Similar to shares of publicly traded companies. Investors can buy and sell the ETF through most traditional brokerage accounts. By using fund identifiers such as a ticker symbol, ISIN or CUSIP (which can be found here: UFO), your broker can place a multitude of order types including; limit orders, marker orders, and stop orders. Our ETF can be traded throughout normal U.S. exchange trading hours.
UFO is currently listed on the Nasdaq.
UFO pays out dividends, if any, from its net investment income to investors at least quarterly. UFO distributes net capital gains, if any, annually.
Brokers may make available to their customers who own a Fund’s shares the DTC book-entry dividend reinvestment service. If this service is available and used, dividend distributions of both income and capital gains will automatically be reinvested in additional whole shares of that Fund. Without this service, investors would receive their distributions in cash.
Authorized Participants are entities such as market makers and large institutions that are selected by an ETF’s advisor, who are allowed to create and redeem shares of an ETF.
In the event of a creation, an Authorized Participant acquires the individual constituents that the ETF is comprised of, and deposits them with the custodian, which in turn issues the Authorized Participant the corresponding amount of Creation Units of the ETF (each Creation Unit is the equivalent of 25,000 shares of said ETF). The mechanics of the redemption process are the opposite in that the Authorized Participant deposits Creation Units of the ETF with the custodian in exchange for the individual constituents.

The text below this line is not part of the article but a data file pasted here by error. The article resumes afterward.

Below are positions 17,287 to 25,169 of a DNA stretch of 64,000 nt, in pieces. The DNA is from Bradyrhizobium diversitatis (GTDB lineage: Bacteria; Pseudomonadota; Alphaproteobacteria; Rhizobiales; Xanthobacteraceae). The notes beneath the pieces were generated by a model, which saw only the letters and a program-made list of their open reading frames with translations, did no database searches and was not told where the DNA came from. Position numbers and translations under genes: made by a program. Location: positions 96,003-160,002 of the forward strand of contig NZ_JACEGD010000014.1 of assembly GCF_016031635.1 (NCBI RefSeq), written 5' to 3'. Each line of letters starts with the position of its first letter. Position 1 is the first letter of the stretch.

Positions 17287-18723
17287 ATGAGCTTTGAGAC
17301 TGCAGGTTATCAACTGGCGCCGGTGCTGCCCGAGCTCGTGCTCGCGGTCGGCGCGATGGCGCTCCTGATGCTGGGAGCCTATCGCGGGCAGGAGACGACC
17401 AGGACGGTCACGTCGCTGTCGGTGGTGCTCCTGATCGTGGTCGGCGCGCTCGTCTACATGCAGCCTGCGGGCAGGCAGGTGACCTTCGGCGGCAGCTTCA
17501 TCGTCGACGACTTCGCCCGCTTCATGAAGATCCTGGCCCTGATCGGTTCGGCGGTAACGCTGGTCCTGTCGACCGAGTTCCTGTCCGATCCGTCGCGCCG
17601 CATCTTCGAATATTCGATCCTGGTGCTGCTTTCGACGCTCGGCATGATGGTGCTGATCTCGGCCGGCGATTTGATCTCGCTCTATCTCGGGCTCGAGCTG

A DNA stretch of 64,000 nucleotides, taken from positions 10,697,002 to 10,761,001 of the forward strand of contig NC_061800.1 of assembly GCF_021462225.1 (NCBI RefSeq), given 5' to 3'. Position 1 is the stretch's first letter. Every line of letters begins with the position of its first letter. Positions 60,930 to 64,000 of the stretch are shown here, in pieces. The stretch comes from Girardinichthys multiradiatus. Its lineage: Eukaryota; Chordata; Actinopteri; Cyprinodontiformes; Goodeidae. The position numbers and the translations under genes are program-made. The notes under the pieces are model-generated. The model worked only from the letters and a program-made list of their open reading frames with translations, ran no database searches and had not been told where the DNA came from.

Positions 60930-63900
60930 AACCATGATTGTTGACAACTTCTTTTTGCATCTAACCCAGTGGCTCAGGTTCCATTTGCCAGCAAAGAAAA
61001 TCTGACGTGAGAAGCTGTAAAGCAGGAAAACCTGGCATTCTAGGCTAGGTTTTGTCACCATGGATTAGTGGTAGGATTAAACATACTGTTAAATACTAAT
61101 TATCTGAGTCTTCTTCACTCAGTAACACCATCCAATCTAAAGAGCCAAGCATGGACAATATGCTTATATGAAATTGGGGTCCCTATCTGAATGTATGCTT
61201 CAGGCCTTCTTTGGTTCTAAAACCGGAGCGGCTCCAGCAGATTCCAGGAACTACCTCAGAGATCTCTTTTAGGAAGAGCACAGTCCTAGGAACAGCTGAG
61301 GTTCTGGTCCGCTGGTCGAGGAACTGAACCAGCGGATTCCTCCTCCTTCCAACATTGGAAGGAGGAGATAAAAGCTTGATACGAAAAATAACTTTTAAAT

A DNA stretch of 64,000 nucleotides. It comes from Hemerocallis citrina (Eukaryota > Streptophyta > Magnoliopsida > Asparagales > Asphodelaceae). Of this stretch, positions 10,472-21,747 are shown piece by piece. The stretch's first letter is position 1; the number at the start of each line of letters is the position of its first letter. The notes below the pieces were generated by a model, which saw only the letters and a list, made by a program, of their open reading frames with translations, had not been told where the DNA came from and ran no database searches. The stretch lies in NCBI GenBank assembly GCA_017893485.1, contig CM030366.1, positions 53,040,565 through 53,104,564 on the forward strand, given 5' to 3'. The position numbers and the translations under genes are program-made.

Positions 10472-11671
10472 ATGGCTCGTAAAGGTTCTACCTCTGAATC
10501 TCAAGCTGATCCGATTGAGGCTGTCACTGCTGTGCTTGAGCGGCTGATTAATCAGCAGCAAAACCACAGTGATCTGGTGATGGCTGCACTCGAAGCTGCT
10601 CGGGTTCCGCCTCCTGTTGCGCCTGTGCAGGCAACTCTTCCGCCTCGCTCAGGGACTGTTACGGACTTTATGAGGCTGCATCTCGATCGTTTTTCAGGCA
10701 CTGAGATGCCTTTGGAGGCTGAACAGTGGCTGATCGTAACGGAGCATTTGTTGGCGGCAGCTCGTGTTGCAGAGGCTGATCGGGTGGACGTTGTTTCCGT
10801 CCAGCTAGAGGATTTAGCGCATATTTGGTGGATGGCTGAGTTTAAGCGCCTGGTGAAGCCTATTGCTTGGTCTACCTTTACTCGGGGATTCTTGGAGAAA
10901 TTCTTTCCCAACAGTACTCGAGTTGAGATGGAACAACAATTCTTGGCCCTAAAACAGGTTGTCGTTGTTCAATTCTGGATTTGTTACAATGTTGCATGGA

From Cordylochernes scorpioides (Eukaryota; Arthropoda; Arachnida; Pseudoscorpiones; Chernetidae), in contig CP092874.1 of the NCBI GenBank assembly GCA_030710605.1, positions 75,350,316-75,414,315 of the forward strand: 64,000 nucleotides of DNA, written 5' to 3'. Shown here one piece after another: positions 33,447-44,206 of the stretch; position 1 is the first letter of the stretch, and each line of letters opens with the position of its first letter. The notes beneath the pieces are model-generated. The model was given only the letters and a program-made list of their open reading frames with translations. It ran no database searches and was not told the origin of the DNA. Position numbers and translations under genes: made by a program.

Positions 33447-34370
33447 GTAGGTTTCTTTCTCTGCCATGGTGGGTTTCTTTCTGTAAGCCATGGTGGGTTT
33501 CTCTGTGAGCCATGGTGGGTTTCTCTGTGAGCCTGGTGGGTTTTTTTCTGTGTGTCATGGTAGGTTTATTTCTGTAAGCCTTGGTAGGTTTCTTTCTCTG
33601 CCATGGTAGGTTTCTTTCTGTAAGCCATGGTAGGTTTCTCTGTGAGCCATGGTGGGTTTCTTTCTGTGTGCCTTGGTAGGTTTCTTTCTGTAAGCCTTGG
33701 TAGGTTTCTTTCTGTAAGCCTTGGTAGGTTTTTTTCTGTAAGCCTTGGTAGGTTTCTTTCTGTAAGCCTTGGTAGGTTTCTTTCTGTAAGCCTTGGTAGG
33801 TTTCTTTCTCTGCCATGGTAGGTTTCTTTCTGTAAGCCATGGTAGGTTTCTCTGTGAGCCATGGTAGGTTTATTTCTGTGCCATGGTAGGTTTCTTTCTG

Due to the index investment nature of ETFs, they tend to experience lower portfolio turnover, making them less likely to realize capital gains, which must be paid to investors on an annual basis. Additionally, by only allowing for the creation and redemption of funds by Authorized Participants at Creation Unit multiples, fewer taxable events occur in the day-to-day portfolio management. When fund creation/redemption transactions are of the in-kind security variety, the result is a non-taxable event for the fund.
A 1099 form will be issued by your broker.
As described in the prospectus, the NAV is calculated by a standard methodology. Typically this is set when the ETF’s underlying securities’ markets close. The closing market price however is the recorded last price of the trading day. This price tends to reflect the supply and demand at the time of market close. Any ETF can trade as late as 4:00 p.m. ET during the normal trading day session, however, in light volume ETFs, its last trade can occur much earlier in the day.
Closing prices displayed on this site are the official closing prices on the primary exchange that the fund is listed.
You may ask for a digital copy of the Prospectus instead of a physical paper version. Talk to your broker today to find out how you can “Go Green”. Digital versions of the prospectus also add the benefit of the search function for ease of finding and navigation throughout the document.